It reminded me of my fascination with Barbie since I was at university doing gender studies. As a child I wanted a Barbie and thought of her as a fashion icon, like most little girls. As an adolescent I hated Barbie because she seemed so impossibly perfect. At university I began to explore the significance of her as an icon and the message she sent out to women all over the world.
Traveling in Nepal in 2000 I stayed with a Nepalese family in Kathmandu; and when I asked their 12-year old daughter what I could send her from South Africa, by way of thanks, she asked that I send her a Barbie. This was when I realised the extent of her global impact; and to my amazement I learned that there is a Barbie doll sold somewhere in the world every 21 seconds.
Barbie is the ultimate all-American bombshell, who not only has a quite literally impossibly perfect figure, but also appears materially successful and extraordinarily accomplished in everything from equine activities to water sports. How are us real women ever supposed to live up to all that? And yet, despite this, her presence lives on from generation to generation.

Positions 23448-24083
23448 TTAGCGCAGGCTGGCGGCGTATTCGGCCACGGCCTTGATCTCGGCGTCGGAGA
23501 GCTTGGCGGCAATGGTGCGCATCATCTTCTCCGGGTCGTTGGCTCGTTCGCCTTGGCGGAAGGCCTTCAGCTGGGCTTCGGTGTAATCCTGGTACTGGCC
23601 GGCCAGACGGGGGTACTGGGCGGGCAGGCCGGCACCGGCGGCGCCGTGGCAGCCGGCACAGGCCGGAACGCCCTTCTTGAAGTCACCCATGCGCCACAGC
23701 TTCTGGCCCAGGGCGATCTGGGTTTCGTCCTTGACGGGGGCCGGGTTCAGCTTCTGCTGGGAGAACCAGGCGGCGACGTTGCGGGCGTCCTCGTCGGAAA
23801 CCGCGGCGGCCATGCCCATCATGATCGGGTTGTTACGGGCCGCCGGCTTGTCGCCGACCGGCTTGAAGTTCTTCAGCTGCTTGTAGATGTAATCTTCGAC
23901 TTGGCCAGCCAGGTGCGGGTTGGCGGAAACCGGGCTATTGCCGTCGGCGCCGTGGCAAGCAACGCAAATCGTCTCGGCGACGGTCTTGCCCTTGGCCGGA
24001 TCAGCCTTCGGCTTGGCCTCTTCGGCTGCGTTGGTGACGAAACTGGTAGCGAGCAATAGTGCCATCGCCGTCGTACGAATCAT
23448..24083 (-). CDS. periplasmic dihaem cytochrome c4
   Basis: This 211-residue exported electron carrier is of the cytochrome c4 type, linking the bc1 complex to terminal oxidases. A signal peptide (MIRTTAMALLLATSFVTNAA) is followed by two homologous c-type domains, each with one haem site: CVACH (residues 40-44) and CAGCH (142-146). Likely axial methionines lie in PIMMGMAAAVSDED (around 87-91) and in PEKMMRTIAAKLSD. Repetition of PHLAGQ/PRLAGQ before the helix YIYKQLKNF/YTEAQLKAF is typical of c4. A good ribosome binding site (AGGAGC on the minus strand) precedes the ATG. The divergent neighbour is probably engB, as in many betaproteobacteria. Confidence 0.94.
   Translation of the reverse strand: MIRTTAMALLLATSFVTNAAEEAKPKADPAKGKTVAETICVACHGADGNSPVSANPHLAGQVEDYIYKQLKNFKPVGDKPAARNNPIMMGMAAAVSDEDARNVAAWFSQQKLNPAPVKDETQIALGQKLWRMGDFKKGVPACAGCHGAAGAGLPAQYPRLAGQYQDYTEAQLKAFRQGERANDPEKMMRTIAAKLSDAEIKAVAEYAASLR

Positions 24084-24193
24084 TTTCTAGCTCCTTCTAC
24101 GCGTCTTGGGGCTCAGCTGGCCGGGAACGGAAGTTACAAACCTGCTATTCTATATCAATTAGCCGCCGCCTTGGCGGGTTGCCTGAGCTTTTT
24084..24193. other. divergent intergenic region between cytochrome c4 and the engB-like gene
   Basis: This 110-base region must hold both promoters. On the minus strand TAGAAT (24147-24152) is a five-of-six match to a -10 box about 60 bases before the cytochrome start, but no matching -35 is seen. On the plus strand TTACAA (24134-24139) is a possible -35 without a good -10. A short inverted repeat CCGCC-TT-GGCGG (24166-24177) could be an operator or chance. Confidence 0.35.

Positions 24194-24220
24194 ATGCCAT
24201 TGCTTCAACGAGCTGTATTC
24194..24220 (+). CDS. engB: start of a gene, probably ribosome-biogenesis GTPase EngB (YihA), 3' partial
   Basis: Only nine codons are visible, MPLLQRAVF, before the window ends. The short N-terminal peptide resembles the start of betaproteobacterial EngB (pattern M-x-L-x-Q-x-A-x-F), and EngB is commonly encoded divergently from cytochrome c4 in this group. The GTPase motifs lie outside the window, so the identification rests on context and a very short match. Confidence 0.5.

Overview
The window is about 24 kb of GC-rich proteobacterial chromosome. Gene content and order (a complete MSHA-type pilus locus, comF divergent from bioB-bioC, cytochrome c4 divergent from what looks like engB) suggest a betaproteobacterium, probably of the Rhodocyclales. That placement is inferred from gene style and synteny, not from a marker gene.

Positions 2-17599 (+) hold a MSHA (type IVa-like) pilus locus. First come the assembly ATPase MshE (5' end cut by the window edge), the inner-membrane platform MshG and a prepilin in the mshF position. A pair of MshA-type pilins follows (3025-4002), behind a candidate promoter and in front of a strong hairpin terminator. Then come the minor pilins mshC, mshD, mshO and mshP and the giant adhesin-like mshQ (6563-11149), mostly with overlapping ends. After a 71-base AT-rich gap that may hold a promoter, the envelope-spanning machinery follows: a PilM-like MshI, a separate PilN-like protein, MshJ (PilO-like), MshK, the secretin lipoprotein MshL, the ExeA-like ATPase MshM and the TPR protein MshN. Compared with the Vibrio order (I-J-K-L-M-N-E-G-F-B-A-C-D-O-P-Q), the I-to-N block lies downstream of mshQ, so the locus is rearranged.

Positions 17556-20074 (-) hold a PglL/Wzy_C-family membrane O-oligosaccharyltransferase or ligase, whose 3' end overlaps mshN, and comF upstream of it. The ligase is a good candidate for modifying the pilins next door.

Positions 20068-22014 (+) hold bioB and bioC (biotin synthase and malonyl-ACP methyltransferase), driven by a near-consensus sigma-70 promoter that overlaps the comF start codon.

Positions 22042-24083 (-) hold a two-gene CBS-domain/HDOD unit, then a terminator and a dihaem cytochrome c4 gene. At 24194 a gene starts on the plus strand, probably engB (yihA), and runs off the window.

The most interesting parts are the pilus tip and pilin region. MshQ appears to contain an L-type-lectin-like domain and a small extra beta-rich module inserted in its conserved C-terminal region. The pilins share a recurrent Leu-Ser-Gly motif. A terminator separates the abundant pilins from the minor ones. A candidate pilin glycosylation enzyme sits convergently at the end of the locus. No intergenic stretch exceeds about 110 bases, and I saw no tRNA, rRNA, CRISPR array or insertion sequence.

What is interesting to me now is how Barbie (and Ken) are these real (plastic) toys that carry so much significance in terms of the growing merging of reality and fiction that soap operas, reality TV shows; and increasingly, social media now affords us.
In August Ken signed up for Twitter, emerging as a tech-savvy bachelor tweeting about sports (he’s a Dodgers fan), weekend plans and even his new iPad. His new Facebook page got more than 40,000 likes. And so he did what any recently empowered social(network)ite would do: He used his digital following to get what he wanted: Barbie.
I wasn’t sure how to respond to the Time article (and that in itself is worrying) because I found myself feeling almost concerned for Barbie that she may have had difficulties in her relationship with her Australian surfer boy who she got together with in 2004, a story I followed in the newspaper at the time. I remember back then feeling completely mildly upset and almost disappointed that not even Barbie could maintain a relationship. So having got used to the idea that Barbie was with Blane ( I think that was his name?) I now discover she is back with Ken. I have to say I am pleased that she has found her way back to Ken. After all Barbie and Ken are just meant to be together. This is starting to feel a little like Ridge and Brooke in The Bold and the Beautiful.
See what I mean? I often consider myself on the peripheries of the framework of popular culture and yet I am totally sucked in. Is it Barbie, or the power of the media, all sorts?
Read more: http://newsfeed.time.com/2011/02/19/at-50-ken-is-sexy-again-and-back-with-barbie/#ixzz1EbkKPQBE